In my coaching, I try to get parents to begin a dialogue with their students in high school about what do they want to do when they grow up. No one is asking teens how they see their life after high school. If you ask any junior or senior, they will say they are going to college because that is what everyone is supposed to be doing. Those who have no intention of going will say they are going to college. We used to be able to say to friends, “I’m going to get a job at such and such and maybe go to college after a few years." You can’t say that now. Somehow work before finishing college is disgusting. Is it any wonder we have young adults returning home?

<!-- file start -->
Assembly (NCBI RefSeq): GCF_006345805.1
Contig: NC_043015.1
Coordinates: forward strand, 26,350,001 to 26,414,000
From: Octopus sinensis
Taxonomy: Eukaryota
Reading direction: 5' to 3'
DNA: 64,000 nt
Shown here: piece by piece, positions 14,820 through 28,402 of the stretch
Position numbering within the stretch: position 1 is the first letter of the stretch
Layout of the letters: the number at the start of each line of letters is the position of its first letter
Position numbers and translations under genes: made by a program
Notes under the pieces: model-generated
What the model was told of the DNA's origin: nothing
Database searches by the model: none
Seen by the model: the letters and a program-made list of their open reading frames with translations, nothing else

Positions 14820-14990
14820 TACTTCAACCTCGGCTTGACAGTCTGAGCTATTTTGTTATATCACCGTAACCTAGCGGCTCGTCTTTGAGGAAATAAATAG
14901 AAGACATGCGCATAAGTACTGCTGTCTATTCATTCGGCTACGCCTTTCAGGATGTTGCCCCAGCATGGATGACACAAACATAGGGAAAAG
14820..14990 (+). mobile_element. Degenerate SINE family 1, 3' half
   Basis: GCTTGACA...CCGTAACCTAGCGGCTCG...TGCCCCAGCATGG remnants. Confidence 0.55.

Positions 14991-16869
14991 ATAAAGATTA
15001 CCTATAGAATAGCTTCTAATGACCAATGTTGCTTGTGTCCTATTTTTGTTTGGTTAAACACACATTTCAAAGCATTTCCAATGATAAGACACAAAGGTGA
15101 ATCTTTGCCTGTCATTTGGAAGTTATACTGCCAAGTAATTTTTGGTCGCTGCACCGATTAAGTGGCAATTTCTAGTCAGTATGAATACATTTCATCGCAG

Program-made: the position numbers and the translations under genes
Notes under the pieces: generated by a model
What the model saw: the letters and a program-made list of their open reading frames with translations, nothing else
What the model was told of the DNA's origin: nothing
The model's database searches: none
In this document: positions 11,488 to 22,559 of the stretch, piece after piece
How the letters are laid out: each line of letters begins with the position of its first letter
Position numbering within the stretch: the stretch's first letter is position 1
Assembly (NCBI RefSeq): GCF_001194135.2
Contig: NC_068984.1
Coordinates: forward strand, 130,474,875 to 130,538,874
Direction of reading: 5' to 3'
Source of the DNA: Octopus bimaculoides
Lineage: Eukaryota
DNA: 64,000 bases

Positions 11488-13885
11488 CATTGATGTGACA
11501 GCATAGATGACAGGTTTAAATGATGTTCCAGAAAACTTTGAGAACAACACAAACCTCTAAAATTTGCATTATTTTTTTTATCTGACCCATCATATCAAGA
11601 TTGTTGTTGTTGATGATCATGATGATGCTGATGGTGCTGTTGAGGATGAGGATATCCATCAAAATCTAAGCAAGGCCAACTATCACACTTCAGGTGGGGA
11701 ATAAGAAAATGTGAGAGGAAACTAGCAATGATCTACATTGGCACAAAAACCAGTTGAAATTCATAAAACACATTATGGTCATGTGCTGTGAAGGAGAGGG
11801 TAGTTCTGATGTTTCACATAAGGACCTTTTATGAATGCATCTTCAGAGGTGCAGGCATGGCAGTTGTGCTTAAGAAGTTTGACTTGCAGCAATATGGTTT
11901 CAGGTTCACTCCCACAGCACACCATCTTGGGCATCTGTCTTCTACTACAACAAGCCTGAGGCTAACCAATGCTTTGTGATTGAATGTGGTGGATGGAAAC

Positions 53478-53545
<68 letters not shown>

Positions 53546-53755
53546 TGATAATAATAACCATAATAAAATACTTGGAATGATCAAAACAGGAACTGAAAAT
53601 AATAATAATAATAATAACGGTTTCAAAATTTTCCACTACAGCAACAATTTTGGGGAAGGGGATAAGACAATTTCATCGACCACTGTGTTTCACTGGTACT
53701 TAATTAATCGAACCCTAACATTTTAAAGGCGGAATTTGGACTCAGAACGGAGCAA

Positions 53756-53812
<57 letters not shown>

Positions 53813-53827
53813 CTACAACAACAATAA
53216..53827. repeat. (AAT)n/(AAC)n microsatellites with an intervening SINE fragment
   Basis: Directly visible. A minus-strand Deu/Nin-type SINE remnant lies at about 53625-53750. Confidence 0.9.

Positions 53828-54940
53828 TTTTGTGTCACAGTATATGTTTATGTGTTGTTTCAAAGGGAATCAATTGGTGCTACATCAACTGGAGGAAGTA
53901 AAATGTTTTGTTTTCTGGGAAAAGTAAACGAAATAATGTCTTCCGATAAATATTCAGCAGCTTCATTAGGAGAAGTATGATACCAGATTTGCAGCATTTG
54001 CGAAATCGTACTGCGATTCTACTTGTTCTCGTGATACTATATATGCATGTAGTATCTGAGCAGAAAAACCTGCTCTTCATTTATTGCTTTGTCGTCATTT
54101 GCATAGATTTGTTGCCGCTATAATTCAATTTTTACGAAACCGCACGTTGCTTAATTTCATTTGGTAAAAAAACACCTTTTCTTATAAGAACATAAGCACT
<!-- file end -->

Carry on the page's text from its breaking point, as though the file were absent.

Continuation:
Parents still need to be involved in raising their high school student. They need to be imparting and supporting a number of skills. Teens need to start living their lives, in part, as adults. They need to wake up on their own, manage time on their own, work in areas they think they might like as a career, drive a car, manage their own money, and pay some of their own bills. Of course, a little course in cooking wouldn’t be bad. Parents look at me as if I’m nuts. Work? At a job? There’s too much homework or they have too many extracurricular activities to be involved in so that their college applications look good. But every time I have a client put their teens to work and let them manage money and pay their own gas and other bills, a miracle happens. The teen starts to mature. Work ethics don’t come with a college degree. They start in the teens or as young adults. My sons both are getting into college and both have worked. Work should accompany college plans. It is a foundation of adult life. My sons have worked at several jobs and found out which ones they don’t like and why. This is how young adults figure out where they need to go. A college major is not a job. It is too late after four years, and frequently now, five years of college and thousands of dollars to find out that you aren’t going to be working in your major.